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- How all common asset classes had weak performance at the same time in March 2020 due to the Coronavirus crisis.
- That the only asset class actually performing well in that time was VIX ETFs.
- What the VIX is and how you can use it as an insurance policy in your portfolio to protect against volatility, uncertainty and black swans events.
- How including only 3% of a VIX ETF in a risk balanced portfolio increased return, lowered volatility and increased the Sharpe ratio of an example All Seasons Portfolio. This is shown with an extensive case study through first half of 2020 and the 30 month period leading up to 30 June 2020.
- All raw data on which the analysis, graphs and tables in this article is based on, are exclusively found in the Patreon version of this post. Support the blog to get access.
- I will update my portfolio to include 3% VIX.
- Book Tip: The VIX Trader’s Handbook (published October 2020) by Russel Rhoads (link at the end of the article).
All assets under-performed in late March.
Do you still remember how different asset classes performed amidst the most urgent phases of the coronavirus crisis? Or have you intentionally suppressed those bad memories and only chosen to remember the recovery in assets such as stocks?
As a reminder, there was period in early 2020 from about March 10th to March 20th when every major asset class declined in value at the same time, regardless if they were biased to perform well in increasing or decreasing economic growth environments. Stocks and commodities had already fallen by then, but by March 10th, also gold, treasury bonds and inflation-linked bonds fell as well. Nothing managed to offset the declines in growth assets, and any balanced portfolio suffered.
While a risk parity strategy, such as the All Seasons Portfolio strategy, performed much better than the stock market or a traditional 60/40 portfolio, the Covid-19 crisis caused a dent also in the All Seasons Portfolio. The All Seasons Portfolio even turned into negative territory on a YTD basis, even though it recovered rather quickly from that temporary dip.
Too high portfolio volatility is not considered to be an attractive trait of any portfolio. The March performance of major asset classes thus begs the question whether there was any way that a dip could have been avoided?
Sure, you could have bought an inverted S&P 500 ETP or certificate, but that is hardly an effective way of decreasing the volatility of a portfolio over time, while still collecting risk premiums (you would have just always eliminated stock gains but added counter-party risk into your portfolio).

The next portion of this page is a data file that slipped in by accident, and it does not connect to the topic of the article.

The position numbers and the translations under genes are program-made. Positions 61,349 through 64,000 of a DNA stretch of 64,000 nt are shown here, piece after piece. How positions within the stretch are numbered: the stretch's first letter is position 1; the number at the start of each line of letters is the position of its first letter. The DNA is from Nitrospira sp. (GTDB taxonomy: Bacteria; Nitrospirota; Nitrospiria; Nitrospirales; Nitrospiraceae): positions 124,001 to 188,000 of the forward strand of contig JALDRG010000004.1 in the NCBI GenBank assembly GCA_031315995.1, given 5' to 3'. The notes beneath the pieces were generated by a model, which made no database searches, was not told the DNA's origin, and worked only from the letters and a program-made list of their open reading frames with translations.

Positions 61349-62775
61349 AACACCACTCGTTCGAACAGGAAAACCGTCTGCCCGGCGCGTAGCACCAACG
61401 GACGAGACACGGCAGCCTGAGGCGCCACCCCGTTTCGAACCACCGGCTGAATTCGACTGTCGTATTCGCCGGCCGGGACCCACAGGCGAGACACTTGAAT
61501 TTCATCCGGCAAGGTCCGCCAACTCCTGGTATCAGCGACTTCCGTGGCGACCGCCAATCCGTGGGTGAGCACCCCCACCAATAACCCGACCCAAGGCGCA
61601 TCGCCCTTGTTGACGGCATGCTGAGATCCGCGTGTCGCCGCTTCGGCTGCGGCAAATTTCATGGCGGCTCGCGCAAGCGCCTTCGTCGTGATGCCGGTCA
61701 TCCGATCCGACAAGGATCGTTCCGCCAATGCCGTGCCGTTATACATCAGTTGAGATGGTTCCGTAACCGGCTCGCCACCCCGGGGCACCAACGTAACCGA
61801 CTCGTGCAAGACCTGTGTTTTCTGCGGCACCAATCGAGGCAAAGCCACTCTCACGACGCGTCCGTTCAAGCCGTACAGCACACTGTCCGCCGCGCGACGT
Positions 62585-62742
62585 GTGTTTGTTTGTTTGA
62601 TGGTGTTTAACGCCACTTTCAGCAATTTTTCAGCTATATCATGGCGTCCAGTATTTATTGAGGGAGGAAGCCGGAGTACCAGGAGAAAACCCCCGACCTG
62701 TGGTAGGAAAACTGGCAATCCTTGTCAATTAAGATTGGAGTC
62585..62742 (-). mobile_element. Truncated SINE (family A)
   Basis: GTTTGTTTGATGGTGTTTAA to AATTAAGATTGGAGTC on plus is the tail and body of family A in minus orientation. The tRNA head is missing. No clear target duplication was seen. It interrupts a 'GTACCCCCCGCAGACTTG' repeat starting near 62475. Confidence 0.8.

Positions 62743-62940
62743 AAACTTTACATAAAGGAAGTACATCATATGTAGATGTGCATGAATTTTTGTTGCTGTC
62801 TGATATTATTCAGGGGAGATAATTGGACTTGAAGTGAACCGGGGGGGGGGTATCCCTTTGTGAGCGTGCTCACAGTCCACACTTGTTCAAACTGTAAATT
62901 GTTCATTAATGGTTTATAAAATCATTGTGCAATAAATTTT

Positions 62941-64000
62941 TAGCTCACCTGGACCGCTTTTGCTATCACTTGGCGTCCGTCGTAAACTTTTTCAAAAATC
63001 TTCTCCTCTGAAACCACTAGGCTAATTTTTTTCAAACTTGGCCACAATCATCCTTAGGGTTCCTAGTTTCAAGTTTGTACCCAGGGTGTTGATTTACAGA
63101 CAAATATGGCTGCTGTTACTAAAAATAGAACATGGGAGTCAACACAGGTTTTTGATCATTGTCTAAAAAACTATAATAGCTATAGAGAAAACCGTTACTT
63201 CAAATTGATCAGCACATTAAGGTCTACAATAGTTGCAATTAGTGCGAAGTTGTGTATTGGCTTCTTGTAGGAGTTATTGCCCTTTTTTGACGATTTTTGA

But as a matter of fact, there was one index that actually made a killing in March, and even is available for any retail investor to include in a diversified portfolio to lower the volatility, and thus improving your risk-adjusted return.
That index is the VIX, i.e. the Volatility Index (or the “Fear Index”) posted by CBOE, which measures forward-looking volatility of the S&P 500. We will look at VIX in more detail immediately below.
But how can you invest in a gauge that tracks the volatility of the stock market? There is of course futures contracts tracking this index, and anyone can get access to such futures contracts by investing in VIX ETFs. Such VIX ETFs have been among the best performing ETFs in 2020 (per November 2020), as ranked by JustETF when sorted by 1Y performance.
In this article, we will be more closely looking at the Lyxor S&P 500 VIX Futures Enhanced Roll UCITS ETF – Acc, and how the VIX can be used as an insurance for your portfolio against sudden market volatility and financial crises. We will especially be looking at how it would have helped your portfolio perform much better through the most acute phases of the Covid-19 coronavirus crisis in March 2020.
What is VIX?
Let’s take a step back. Before we proceed, it is wise to first understand what VIX is.
The VIX is an index created by CBOE (Chicago Board of Exchange) to track market volatility. It is generated from implied (forward-looking) volatilities from prices on index options on the S&P 500, and thus is intended to reflect the market’s expectations of 30-day volatility. It is also famously known as the “Fear index” or “Fear gauge”, as it is commonly used as a measurement of how eager investors are to hedge against losses during uncertain and volatile times.
Translated into simpler terms, this means that the VIX tracks the forward-looking volatility of the S&P 500 from an aggregate weighted basket of put and call options on the S&P 500 index of a wider range of strike prices and with an expiry of between 23 and 37 days. The bid and ask prices of these options represents the market perception on the probability of the strike price of that option to be reached by the underlying stocks within the remaining time to expiry.
In practical terms, when the market is in an uncertain state, put (sell) options with strike prices further below from the current trading price will be traded at higher prices, as market participants seek to hedge their market exposure. The market perception will in such a situation be that it is increasingly likely that the future price for the underlying assets (the S&P 500 in this case) will be lower than where it is trading today. The further away from the current price of the underlying asset that these options are trading, the higher the implied (forward-looking) volatility is, and thus the higher the CBOE Volatility Index will rise.
VIX thus measures how much investors are willing to pay to buy or sell the S&P 500. In absolute terms, VIX values above 30 are generally linked to large volatility from increased uncertainty, risk and investors’ fear. Values below 20 are typically considered to indicate stress-free periods in the market.
How can VIX be used in a portfolio to decrease portfolio volatility?
As mentioned above, VIX is a measure of volatility (the Volatility Index). This means that a product tracking the VIX, such as VIX options, VIX futures or a VIX ETF, will decrease in value when volatility is low and increase in value when volatility is high. In this article, we will focus on hedging a portfolio using a VIX ETF.